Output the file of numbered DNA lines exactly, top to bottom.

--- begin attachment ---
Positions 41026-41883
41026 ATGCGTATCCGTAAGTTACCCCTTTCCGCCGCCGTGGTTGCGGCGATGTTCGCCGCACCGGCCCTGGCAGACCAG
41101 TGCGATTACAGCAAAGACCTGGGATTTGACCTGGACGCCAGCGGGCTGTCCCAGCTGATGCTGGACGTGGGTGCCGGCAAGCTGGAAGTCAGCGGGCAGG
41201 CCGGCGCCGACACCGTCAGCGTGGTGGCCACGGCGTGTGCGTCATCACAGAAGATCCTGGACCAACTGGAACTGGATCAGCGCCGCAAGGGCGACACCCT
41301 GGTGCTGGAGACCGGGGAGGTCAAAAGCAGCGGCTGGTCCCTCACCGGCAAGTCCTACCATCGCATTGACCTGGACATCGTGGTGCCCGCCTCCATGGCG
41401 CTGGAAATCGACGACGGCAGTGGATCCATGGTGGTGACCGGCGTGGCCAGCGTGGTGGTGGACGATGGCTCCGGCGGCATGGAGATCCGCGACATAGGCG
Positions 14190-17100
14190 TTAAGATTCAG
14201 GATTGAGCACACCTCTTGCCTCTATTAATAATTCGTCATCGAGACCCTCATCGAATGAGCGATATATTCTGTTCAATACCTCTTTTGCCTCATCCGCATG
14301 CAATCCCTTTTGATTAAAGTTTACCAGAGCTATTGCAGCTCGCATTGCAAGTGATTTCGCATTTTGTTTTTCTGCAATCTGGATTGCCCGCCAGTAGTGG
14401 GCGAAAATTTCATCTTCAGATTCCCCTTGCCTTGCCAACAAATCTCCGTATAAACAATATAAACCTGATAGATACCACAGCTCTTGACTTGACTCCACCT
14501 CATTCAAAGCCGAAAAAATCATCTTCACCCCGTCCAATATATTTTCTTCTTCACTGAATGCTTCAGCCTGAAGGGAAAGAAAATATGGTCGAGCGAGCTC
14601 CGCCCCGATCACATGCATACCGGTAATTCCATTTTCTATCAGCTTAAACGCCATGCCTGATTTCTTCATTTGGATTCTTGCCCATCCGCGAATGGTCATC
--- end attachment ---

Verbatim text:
Positions 41026-41883
41026 ATGCGTATCCGTAAGTTACCCCTTTCCGCCGCCGTGGTTGCGGCGATGTTCGCCGCACCGGCCCTGGCAGACCAG
41101 TGCGATTACAGCAAAGACCTGGGATTTGACCTGGACGCCAGCGGGCTGTCCCAGCTGATGCTGGACGTGGGTGCCGGCAAGCTGGAAGTCAGCGGGCAGG
41201 CCGGCGCCGACACCGTCAGCGTGGTGGCCACGGCGTGTGCGTCATCACAGAAGATCCTGGACCAACTGGAACTGGATCAGCGCCGCAAGGGCGACACCCT
41301 GGTGCTGGAGACCGGGGAGGTCAAAAGCAGCGGCTGGTCCCTCACCGGCAAGTCCTACCATCGCATTGACCTGGACATCGTGGTGCCCGCCTCCATGGCG
41401 CTGGAAATCGACGACGGCAGTGGATCCATGGTGGTGACCGGCGTGGCCAGCGTGGTGGTGGACGATGGCTCCGGCGGCATGGAGATCCGCGACATAGGCG
Positions 14190-17100
14190 TTAAGATTCAG
14201 GATTGAGCACACCTCTTGCCTCTATTAATAATTCGTCATCGAGACCCTCATCGAATGAGCGATATATTCTGTTCAATACCTCTTTTGCCTCATCCGCATG
14301 CAATCCCTTTTGATTAAAGTTTACCAGAGCTATTGCAGCTCGCATTGCAAGTGATTTCGCATTTTGTTTTTCTGCAATCTGGATTGCCCGCCAGTAGTGG
14401 GCGAAAATTTCATCTTCAGATTCCCCTTGCCTTGCCAACAAATCTCCGTATAAACAATATAAACCTGATAGATACCACAGCTCTTGACTTGACTCCACCT
14501 CATTCAAAGCCGAAAAAATCATCTTCACCCCGTCCAATATATTTTCTTCTTCACTGAATGCTTCAGCCTGAAGGGAAAGAAAATATGGTCGAGCGAGCTC
14601 CGCCCCGATCACATGCATACCGGTAATTCCATTTTCTATCAGCTTAAACGCCATGCCTGATTTCTTCATTTGGATTCTTGCCCATCCGCGAATGGTCATC